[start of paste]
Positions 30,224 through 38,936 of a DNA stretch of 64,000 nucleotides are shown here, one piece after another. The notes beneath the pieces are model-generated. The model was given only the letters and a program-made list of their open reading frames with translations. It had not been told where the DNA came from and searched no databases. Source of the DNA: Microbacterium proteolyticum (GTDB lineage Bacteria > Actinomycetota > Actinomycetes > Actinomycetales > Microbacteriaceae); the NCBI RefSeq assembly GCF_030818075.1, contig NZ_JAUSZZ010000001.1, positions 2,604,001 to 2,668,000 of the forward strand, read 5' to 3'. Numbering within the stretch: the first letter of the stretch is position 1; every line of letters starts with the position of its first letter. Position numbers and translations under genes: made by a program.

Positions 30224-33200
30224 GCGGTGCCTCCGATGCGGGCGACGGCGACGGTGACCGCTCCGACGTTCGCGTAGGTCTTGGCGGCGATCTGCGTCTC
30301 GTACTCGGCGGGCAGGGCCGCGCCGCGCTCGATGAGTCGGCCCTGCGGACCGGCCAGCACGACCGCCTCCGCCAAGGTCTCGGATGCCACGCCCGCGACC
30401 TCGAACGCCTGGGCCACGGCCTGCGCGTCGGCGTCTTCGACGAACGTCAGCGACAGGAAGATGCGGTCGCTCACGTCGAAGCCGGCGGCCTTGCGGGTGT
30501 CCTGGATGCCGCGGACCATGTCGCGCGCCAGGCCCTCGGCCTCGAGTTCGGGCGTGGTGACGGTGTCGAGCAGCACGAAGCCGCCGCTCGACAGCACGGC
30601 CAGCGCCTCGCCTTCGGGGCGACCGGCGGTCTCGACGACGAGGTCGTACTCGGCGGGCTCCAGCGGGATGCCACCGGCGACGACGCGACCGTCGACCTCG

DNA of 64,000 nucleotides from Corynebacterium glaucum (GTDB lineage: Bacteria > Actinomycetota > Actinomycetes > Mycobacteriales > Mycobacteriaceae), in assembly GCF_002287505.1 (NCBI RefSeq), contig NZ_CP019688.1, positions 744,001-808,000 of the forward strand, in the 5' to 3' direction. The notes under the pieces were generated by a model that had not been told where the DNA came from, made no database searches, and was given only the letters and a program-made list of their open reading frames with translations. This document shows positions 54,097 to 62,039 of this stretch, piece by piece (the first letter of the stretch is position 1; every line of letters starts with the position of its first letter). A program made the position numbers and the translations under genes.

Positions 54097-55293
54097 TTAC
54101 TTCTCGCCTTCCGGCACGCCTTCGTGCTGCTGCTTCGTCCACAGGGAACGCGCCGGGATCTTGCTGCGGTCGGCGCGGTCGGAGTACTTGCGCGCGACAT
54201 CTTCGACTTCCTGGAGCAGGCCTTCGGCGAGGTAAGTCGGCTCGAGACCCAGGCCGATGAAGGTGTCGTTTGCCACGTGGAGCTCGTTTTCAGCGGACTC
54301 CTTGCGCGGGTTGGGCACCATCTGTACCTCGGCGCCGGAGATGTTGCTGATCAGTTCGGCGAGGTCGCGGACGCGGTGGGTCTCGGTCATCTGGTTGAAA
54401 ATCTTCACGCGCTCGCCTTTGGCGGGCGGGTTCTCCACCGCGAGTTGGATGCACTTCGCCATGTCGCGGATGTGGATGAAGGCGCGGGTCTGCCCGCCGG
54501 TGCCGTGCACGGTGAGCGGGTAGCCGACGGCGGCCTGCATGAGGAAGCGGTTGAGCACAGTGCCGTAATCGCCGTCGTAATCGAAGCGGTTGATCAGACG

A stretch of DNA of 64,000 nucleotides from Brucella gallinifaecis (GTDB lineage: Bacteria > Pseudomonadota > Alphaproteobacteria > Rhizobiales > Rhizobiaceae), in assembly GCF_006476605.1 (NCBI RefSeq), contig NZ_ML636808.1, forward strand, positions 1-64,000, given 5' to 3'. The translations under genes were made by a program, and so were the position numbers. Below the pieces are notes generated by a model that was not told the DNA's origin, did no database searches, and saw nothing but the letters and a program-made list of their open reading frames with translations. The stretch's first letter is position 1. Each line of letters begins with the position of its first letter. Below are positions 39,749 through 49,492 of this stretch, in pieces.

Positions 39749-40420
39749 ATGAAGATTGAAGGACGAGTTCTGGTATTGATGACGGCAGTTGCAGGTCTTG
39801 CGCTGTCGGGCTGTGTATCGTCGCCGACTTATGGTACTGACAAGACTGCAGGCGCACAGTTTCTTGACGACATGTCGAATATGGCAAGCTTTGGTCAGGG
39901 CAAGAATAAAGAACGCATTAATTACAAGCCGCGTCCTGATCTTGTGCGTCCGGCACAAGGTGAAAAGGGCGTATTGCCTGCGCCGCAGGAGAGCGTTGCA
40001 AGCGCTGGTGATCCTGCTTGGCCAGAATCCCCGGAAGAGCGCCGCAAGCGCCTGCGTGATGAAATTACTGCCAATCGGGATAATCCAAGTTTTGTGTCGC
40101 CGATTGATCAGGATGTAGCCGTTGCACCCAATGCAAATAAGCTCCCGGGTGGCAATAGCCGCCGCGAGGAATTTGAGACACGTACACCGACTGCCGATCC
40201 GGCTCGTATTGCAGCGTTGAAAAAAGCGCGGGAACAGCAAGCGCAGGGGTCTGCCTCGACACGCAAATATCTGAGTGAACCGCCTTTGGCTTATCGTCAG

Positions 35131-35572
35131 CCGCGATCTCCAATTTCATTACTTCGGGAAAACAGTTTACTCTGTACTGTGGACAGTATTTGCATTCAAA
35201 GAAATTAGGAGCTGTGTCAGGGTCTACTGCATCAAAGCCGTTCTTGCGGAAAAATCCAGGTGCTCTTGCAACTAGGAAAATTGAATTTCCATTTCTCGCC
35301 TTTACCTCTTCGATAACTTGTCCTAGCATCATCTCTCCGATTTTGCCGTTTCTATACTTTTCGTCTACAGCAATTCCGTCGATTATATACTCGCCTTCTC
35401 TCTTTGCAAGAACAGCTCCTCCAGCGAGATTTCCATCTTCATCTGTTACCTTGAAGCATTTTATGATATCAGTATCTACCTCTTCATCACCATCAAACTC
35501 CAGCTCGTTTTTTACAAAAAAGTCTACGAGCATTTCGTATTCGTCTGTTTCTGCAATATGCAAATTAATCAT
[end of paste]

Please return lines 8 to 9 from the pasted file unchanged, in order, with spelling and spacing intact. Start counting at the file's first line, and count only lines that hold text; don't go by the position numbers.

DNA of 64,000 nucleotides from Corynebacterium glaucum (GTDB lineage: Bacteria > Actinomycetota > Actinomycetes > Mycobacteriales > Mycobacteriaceae), in assembly GCF_002287505.1 (NCBI RefSeq), contig NZ_CP019688.1, positions 744,001-808,000 of the forward strand, in the 5' to 3' direction. The notes under the pieces were generated by a model that had not been told where the DNA came from, made no database searches, and was given only the letters and a program-made list of their open reading frames with translations. This document shows positions 54,097 to 62,039 of this stretch, piece by piece (the first letter of the stretch is position 1; every line of letters starts with the position of its first letter). A program made the position numbers and the translations under genes.

Positions 54097-55293